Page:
Thumbs Up (if not all the way up)
The series (now graphic novel) "Kingdom Come" was recommended to me by friends, shopkeepers and online recommendation wizards for a decade before I finally got around to reading it. As can be expected from something that was been on the "to read" pile for so long, a great deal of anticipation was built up in my mind. Did it live up to the hype?
Let me explain. "Kingdom Come" was a DC Comics 'Elseworlds' (parallel universe - unaffected by long range continuity) stoy of the DC superheroes - all the big names are here: Captain Marvel, Superman, Batman, etc. (although it should be noted that DC's 'heavy hitters' like Superman and Batman hog the "screentime" while a lot of DC's midlevel charcters receive short shrift, and the principle antagonists - a host of new 2nd generataion heroes - are almost reduced to nonentity status, their names recorded only in the books back matter). There is no doubt that the comic was groundbreaking at the time of it's release - with Alex Ross' painted panels adding a wonderfully epic feel to this DC Ragnarok. Unfortunately, some of the material seemed to go over ground which had been covered better and more extensively in other truly great graphic novels; such things as the golden age heroes (and by extension the comics medium in general's) loss of innocence, philosophical discourse on the moral compass of an ubermensch, and the conflict between the mortal/human superheroes (e.g. Batman, Green Arrow) toward the immortal/superhuman ones (e.g. Wonder Woman, Superman) ALL had been given better treatment in such outstanding graphic novels as the "Miracleman" volumes, "Batman: The Dark Knight Returns" and "The Watchmen". And have since been covered further (and again better than in "Kingdom Come") in such volumes as "JLA:Tower of Babel", "Marvels" (also illustrated by Ross), the graphic novels of Kurt Busiek's "Astro City" and perhaps to a lesser extent, Marvel's "Ultimates" series.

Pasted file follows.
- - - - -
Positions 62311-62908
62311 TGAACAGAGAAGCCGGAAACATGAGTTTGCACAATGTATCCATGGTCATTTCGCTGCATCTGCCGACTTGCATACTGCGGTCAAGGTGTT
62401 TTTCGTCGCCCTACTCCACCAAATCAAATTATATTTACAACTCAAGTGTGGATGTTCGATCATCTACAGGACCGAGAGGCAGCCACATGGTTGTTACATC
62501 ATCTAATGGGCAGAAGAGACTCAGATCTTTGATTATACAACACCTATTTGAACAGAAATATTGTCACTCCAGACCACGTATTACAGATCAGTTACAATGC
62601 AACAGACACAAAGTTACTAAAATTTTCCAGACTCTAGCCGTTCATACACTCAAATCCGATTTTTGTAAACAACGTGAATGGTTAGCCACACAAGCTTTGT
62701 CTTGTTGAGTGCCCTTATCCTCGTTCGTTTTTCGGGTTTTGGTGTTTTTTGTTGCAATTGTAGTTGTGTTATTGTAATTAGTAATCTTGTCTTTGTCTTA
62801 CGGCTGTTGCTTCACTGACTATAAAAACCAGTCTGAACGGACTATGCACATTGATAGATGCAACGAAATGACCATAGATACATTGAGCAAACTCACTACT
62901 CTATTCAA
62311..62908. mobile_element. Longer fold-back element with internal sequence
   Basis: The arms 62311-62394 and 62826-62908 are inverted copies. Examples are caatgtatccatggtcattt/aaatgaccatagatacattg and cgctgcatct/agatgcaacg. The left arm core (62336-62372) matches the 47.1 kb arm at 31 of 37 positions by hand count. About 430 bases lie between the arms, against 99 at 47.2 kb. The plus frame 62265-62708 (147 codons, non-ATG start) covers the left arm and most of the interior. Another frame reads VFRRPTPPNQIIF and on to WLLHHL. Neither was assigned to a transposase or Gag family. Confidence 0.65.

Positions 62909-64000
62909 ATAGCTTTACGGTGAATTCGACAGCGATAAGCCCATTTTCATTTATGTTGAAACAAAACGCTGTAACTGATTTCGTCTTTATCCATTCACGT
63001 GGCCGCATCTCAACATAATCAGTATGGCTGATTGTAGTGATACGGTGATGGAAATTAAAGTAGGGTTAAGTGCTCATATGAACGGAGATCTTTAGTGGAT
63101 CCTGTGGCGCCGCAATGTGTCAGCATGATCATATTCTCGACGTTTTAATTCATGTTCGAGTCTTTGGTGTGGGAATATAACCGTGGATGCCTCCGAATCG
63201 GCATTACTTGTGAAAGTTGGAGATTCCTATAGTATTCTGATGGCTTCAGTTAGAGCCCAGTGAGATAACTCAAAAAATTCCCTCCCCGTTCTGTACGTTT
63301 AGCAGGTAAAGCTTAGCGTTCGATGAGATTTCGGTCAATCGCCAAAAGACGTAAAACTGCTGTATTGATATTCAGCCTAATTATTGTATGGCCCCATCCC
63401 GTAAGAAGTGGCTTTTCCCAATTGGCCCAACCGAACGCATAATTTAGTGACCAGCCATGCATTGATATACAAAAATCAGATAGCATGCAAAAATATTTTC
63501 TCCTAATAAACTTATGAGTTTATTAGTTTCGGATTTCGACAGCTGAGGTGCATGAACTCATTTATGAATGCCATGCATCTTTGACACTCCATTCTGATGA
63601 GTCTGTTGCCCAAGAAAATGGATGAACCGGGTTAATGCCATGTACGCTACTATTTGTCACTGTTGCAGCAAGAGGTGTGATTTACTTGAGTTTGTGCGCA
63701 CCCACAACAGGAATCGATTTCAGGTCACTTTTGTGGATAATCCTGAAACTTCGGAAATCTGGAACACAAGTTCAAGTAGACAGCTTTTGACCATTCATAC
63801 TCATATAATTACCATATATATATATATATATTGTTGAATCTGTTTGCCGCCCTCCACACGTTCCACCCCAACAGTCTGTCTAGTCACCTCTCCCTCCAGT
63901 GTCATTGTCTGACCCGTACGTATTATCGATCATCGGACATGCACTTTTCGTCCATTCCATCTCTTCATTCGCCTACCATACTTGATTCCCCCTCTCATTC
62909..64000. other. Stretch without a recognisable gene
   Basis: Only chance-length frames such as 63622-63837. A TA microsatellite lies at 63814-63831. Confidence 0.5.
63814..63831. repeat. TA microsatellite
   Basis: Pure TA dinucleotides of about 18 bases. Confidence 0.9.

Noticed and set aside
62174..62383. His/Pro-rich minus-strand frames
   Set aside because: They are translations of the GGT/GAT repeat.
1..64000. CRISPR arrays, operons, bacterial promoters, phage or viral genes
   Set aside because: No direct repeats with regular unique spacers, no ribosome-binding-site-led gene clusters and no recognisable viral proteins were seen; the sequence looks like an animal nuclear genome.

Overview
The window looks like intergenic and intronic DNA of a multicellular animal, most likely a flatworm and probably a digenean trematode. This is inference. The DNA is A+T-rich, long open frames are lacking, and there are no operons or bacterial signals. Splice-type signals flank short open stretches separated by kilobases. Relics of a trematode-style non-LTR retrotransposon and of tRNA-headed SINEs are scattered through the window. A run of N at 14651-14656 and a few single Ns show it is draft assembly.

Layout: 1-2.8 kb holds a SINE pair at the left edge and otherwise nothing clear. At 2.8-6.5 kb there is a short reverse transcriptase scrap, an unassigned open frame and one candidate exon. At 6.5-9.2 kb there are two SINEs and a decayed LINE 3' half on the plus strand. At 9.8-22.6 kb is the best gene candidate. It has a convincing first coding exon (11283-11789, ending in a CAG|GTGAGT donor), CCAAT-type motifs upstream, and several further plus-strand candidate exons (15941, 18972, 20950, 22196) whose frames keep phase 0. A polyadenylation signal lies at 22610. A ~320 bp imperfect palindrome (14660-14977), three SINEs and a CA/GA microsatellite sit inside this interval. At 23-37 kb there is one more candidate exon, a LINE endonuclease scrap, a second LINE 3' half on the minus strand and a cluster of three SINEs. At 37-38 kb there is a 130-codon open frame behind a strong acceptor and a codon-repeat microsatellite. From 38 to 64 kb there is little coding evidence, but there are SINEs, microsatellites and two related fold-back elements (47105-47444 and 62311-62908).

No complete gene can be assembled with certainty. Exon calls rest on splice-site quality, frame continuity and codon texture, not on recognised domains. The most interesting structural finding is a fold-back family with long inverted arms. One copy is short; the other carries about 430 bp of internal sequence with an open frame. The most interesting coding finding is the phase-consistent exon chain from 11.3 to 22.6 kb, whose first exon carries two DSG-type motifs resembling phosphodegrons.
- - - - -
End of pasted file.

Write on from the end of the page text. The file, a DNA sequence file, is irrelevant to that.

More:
The upshot being that after having already read all of those titles, the power of this book seems somewhat diminished, and repetitive. Which is not to say that it is a bad book. In fact, it remains a great read today, and judged in terms of its place in comic history - a milestone. In fact, it is nearly flawless on it's own merits.
One of the few complaints I did have was that my copy came with a promotional CD-ROM which promised lots of great comic art and previews. The disc was attached to the back cover - making the book inflexible in the center, and difficult to read. The disc proved impossible to remove without damaging the book, and it was a major let down in terms of contents. I'd have prefered that it came seperately, or not at all.
So, in closing, if you are expecting something as good as "The Dark Knight" or "The Watchmen" you are in for a let down, but if you want a good graphic novel in the superhero genre, you could do a lot worse than this one.